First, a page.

Safety and OSHA News

Study: Workplace bullying hurts occupational safety and health

We all know bullying supervisors negatively affect morale. Now, a new study also shows they also impact workplace safety. 

Employees’ safety behavior can become worse when they’re treated in ways that detract from their bonds to a work group, according to Liu-Qin Yang, associate professor of industrial-organizational psychology at Portland State University.

Here’s how that happens, step-by-step:

  • Bosses’ behaviors can strengthen or weaken employees’ sense of belonging to the work group by supporting or undermining workers’ perceived status within the group
  • Poor treatment from a boss can make employees feel they’re not valued by the group
  • As a result, employees can become more self-centered
  • That leads them to respond negatively to their boss’ bullying behaviors
  • Part of the negative response is to not follow rules – such as safety rules.

The more uncertain an employee is about their social standing within a group, the more likely they are to respond negatively and “forget” safety.

And of course we know all it takes is one safety mistake by one employee to create a catastrophe.

“When people are less sure about their strengths and weaknesses and their status within a group, they become more sensitive,” Yang said.

“Organizations need to understand how important it is to curb leaders’ bad behavior and to create positive team dynamics, so that there will be fewer negative safety consequences for employees or customers,” she said.

What should employers do?

  • Implement training programs to improve leaders’ skills interacting with their employees, particularly when providing feedback and discipline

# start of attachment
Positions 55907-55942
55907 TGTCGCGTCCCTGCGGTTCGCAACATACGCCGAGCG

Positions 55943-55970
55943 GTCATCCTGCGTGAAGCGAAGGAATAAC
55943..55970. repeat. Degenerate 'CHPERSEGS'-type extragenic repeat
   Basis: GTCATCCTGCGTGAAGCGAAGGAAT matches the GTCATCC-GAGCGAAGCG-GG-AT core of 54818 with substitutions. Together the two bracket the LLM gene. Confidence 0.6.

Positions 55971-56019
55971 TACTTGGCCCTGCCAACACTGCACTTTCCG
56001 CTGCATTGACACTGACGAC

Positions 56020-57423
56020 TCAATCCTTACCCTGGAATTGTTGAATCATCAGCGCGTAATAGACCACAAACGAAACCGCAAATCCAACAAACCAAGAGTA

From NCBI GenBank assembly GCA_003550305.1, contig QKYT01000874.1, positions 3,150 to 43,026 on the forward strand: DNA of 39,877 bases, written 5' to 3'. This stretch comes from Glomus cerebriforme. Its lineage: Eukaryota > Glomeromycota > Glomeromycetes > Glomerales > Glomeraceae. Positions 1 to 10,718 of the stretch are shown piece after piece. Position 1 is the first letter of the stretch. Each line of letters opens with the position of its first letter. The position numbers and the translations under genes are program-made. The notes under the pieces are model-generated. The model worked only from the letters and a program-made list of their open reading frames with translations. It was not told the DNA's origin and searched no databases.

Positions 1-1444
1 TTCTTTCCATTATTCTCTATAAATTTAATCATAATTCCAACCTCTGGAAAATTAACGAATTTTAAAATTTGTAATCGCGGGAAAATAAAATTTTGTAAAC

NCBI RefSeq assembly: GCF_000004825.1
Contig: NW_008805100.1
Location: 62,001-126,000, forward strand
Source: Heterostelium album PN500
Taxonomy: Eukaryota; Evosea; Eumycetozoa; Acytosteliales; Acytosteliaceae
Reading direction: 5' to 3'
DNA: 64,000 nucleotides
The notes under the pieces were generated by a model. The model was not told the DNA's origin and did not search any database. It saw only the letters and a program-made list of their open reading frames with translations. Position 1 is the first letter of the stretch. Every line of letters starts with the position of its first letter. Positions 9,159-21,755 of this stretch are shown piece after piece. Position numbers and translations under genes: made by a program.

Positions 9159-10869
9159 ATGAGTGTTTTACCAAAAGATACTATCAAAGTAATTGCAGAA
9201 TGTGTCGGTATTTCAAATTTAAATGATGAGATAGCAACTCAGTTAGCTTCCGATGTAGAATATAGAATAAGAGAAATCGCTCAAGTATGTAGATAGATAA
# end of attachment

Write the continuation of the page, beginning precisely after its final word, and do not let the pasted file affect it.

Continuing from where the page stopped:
• Promote a work environment that strengthens social bonds between employees, and
  • Make performance reviews more transparent so employees have less uncertainty about their social status in the workplace.

The study, Abusive supervision, thwarted belongingness, and workplace safety: A group engagement perspective, was published in the Journal of Applied Psychology.

Yang and her co-authors surveyed airline pilots and manufacturing technicians to arrive at their findings.

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  1. I found that to be just the opposite. I was in the northeast twice once in textiles and once in Meat. In both cases the Production Mgr was a yelling screaming blaming punishing bully. People were afraid to cross him. It made my job harder to do because we locked horns but once safety procedures were in place people followed them. Failure resulted in swift mean punishment for any thing that made the Production Mgr unhappy.

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